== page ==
I went back to the Menkyo Center today, took the driving test a second time, got through the course almost perfectly, and failed anyway.

I went second again, this time riding in the back as a Brazilian woman failed the test almost as badly as the Middle Eastern guy from the last time. It would be nice to ride in the back during a passing run so I could know what the hell they’re looking for.

I did much better in the crank this time, only having to back up once at the very beginning when pulling in.


The S-curve was still a bitch, but when I felt my back left tire hit the curb again, this time I backed up before running over it. You’re allowed to back up three times and I backed up three times, so I thought I’d made it through successfully.


I completed the whole course and parked the car, then turned to the proctor and glanced at my page to see the big fat “fail” kanji (不) on the page. You’ve got to be kidding me. I drove like an expert, never forgot to turn signal, to check my mirrors, to completely stop at stop signs, and I even verbalized in Japanese everything I was doing. I did everything the book told me to do and then some, and I still failed.

I had a harder time understanding the proctor’s explanations this time because I didn’t know what I’d done wrong. As best I can tell, I didn’t get close enough to the right lane when making right turns, and I hadn’t checked all of my mirrors before backing up in the crank and the S-curve.

So now I’m even less optimistic going forward than I was before. I hadn’t gone in today expecting failure—there’s a difference between knowing failure is likely and expecting it—but now that I know you can pretty much do everything exactly right and still fail, I have no idea how long it’s going to take to get this thing. Apparently it doesn’t matter how much time and effort you put into preparing for it—they just want to make it as inhumanly impossible as they can. As though you’re an unsafe driver if you can’t flawlessly navigate an “S-curve”.

Seriously, what kind of sadists designed this test? There are no “S-curves” or “crank”s on actual Japanese roads, but they won’t give you a driver’s license unless you can make it through them perfectly? Meanwhile, they don’t even test you at all on stuff you will almost certainly have to do, like backing up, making a K-turn, or parallel parking. It’s absurd.

Sorry, I had to get that rant out. I’m certainly not the first gaijin with a blog to do so, and I won’t be the last.

As for the actual consequences to my life, we’ll see. I will have to bike to work for the first week, then I take the test again on Monday the 15th (luckily school is cancelled that day).

When I arrived back in Togane, I didn’t go directly home but took my bike on a test-run to the two closer schools: H-sho and K-chu. Adding the 5 minutes it takes me to bike to the train station, it’ll only take about 25 minutes to bike to those schools, and only five minutes to bike from H-sho to K-chu after lunch on Fridays. That also takes into consideration getting off the bike and pushing it during the steepest parts of the hill. I definitely worked up a sweat getting up there, but it’s not overly strenuous. Definitely doable, just inconvenient—especially when it’s raining or in the summer when it gets super-humid.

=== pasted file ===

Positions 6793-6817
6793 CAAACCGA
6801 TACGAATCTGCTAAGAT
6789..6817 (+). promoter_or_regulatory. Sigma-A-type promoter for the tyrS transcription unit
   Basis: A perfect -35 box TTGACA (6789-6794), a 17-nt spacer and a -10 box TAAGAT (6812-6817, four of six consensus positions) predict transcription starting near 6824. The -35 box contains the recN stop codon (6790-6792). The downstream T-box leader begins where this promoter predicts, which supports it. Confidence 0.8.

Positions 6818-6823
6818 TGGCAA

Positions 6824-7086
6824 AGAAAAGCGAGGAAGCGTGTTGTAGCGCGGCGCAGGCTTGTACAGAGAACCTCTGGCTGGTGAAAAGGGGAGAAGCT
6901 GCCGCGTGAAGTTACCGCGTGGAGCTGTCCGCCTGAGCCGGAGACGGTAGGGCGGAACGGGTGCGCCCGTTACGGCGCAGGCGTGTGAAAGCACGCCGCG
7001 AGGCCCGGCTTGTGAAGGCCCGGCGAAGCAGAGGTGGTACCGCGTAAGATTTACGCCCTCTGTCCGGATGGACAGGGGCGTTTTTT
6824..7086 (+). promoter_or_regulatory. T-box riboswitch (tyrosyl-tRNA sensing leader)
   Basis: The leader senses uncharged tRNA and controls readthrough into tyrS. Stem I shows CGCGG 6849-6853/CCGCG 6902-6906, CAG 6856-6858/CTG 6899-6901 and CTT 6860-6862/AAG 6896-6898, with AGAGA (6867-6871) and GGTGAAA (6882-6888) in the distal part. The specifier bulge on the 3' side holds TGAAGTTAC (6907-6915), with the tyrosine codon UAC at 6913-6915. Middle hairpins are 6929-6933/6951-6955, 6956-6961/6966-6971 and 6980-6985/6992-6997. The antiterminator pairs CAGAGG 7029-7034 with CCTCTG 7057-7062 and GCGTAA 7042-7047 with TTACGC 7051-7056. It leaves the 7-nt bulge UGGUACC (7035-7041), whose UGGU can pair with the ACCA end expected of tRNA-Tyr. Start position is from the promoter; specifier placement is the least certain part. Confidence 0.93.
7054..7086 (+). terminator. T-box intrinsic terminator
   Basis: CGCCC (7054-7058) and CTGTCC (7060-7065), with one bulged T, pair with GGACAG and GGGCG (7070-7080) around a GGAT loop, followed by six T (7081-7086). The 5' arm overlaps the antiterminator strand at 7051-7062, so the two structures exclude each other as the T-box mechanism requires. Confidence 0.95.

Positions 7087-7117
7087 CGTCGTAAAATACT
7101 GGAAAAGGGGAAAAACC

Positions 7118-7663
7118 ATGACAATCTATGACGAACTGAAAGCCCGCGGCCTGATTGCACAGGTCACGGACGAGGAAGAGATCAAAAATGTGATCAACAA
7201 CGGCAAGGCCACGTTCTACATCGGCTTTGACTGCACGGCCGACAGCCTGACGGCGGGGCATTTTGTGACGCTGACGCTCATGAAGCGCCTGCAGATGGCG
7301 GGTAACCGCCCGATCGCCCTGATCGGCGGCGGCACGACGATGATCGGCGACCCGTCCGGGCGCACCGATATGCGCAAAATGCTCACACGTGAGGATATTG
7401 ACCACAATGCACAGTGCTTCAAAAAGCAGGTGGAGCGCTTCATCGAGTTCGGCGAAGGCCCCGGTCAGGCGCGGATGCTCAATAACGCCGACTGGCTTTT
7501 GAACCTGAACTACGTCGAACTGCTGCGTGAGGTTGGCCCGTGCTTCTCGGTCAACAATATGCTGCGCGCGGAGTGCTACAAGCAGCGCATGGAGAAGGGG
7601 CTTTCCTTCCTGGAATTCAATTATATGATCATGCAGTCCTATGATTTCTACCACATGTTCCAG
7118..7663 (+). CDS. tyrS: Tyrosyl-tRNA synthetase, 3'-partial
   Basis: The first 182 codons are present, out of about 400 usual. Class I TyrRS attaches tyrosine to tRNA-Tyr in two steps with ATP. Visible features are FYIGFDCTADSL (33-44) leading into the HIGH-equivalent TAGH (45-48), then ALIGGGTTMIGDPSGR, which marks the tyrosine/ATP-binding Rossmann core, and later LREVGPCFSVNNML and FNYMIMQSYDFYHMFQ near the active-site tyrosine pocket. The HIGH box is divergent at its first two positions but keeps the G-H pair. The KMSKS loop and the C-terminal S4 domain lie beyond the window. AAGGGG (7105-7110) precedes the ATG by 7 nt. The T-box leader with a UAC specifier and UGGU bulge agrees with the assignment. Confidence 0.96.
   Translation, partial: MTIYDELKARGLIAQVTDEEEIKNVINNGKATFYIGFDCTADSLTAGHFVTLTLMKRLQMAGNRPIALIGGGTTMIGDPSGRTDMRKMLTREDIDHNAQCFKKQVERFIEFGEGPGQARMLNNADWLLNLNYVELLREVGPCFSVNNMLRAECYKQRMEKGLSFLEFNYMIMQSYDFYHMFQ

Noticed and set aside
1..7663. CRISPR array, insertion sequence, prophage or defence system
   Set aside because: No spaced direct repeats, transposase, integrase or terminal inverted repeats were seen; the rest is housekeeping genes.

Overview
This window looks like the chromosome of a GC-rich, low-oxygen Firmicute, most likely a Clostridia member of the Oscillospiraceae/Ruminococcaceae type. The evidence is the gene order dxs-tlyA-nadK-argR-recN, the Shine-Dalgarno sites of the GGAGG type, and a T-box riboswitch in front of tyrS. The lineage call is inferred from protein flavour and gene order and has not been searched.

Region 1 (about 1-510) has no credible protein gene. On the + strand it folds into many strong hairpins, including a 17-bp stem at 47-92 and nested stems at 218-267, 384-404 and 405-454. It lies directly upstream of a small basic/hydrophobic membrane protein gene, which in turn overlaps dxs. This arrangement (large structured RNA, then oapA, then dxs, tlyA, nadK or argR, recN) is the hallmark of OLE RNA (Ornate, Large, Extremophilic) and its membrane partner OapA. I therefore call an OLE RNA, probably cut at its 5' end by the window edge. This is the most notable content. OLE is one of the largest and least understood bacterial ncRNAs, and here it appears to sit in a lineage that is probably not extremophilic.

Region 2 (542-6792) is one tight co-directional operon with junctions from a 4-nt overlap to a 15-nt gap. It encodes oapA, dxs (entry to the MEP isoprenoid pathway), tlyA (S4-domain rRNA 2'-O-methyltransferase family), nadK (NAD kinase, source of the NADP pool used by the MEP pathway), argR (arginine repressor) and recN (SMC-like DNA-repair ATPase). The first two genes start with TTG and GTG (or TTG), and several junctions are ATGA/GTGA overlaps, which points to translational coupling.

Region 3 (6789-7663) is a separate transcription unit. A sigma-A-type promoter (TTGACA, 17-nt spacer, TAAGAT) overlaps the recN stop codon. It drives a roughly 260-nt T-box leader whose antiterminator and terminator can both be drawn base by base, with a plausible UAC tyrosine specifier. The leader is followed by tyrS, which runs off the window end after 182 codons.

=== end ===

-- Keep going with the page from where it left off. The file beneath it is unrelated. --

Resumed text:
M-sho, on the other hand, is about ten times the distance over many more hills. When I got home I e-mailed Interac to suggest the possibility of hiring a taxi to take me between schools on Wednesdays only. Since Interac covers 20,000 yen of a car-lease anyway, if the price of a cab for just 4 days a month is less than that (and it almost certainly is), why wouldn’t they cover that as well? I got no definite response today, but I feel pretty good about the chances. They need me to get from M-sho to K-chu between the end of lunch and the beginning of the afternoon periods, and if that’s not feasible by bike then it would make no sense whatsoever for them to refuse to pay for a taxi.

But to end on a positive note, when I stopped at a convenience store up in the hills before heading back down to central Togane, there was a group of four young boys there having a snack by the window. They greeted me as soon as they saw me and asked me if I was an American. I asked them if they were H-sho students. Two of them were, and the other two were about to enter their first-year at K-chu. I told them I was their new ALT and we had a very pleasant exchange. I told them my name and where I was from, and they told me their names which I unfortunately forgot but will learn soon enough. I gave them a friendly goodbye and a “see you next week” and went on my merry way. Extremely friendly kids, very excited to meet me. If that doesn’t brighten your spirits, nothing will.

I also found out today that ALTs don’t actually teach every grade in elementary schools. Apparently kids don’t start learning English until 5th grade, so I’ll only be teaching fifth and sixth graders, which means two classes of 20 for M-sho, and one class of 35 fifth-graders and two classes of 20 sixth-graders at H-sho. That’s slightly disappointing because I’d been curious about the experience of teaching really little kids, but it’s also a bit of a relief because the territory won’t be that unfamiliar—these kids won’t be all that much younger than first-year JHS students.

Tomorrow is the opening ceremony at H-sho, which means barring some catastrophic bombing of my self-introduction speech, tomorrow is going to be a million times better than today.